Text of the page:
Story by Amanda Spiller ’17
“I’m obsessed with maps,” said April Morris, Bowdoin’s Andrew W. Mellon Postdoctoral Fellow in Art History, at the start of her recent lecture “Maps, Monsters, and What it Means to be Human,” in which she argued that maps are a type of art.
Although “we give documents a great sense of authority,” Morris argued that a map is not an honest depiction of a place, but rather a record of the cartographer’s awareness of his surroundings at a certain point in time.
“A map is both a truthful lie and a lying truth,” Morris said, revealing more than just information about geography. Some medieval world maps, for instance, put Jerusalem at the epicenter or depict Jesus Christ gripping the edges of the map, showing the importance of Christianity in the 12th century.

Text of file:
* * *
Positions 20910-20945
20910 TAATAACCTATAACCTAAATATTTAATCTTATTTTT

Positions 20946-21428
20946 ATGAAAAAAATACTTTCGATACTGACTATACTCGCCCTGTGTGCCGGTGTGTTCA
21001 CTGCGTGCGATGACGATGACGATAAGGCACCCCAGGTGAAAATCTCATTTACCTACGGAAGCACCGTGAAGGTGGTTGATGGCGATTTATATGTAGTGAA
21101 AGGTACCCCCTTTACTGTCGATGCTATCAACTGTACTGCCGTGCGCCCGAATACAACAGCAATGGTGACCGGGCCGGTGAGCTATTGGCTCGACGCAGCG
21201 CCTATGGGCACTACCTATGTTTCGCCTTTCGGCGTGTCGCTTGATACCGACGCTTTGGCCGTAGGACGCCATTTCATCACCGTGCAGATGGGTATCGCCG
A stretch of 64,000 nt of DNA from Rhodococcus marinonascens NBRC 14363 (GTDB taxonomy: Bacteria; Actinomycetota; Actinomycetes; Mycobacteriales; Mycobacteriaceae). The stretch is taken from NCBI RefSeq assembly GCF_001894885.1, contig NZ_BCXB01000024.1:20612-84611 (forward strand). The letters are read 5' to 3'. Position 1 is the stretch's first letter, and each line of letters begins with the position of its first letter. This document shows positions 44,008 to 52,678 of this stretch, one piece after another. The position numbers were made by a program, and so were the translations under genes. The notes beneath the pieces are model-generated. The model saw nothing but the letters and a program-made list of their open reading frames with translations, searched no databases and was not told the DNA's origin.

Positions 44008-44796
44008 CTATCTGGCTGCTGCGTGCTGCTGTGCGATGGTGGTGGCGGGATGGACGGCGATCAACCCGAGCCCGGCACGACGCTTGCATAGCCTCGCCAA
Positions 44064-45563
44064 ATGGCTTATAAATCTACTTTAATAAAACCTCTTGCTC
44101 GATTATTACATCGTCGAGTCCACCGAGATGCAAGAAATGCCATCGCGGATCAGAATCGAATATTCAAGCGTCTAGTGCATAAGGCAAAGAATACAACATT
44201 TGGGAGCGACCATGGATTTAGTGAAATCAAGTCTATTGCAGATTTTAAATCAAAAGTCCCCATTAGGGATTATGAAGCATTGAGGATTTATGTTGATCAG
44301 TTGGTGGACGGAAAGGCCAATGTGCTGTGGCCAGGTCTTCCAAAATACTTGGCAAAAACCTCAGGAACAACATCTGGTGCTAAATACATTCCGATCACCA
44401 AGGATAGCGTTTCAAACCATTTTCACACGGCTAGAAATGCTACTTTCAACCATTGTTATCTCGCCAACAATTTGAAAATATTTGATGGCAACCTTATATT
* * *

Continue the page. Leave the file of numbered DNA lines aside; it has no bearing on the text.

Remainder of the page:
Morris also pointed out that the boundaries on maps can be telling: “the minute we draw a boundary we are recognizing that there is something beyond it.” This distinction divides the terra cognita, the land that is known, from the terra incognita, the land unknown (which in historical times often included hypothetical monsters).
Attendee Ben Geyman ’16 said he found it thought-provoking to reassess maps. “It’s interesting to think that the things we accept as fact [on a map] are based off of someone’s subjective measure of importance,” he said.
Morris’ lecture took place in Quinby House, one of the College’s social houses, which are often referred to as Bowdoin’s living rooms because they frequently host special lectures and events for the college community.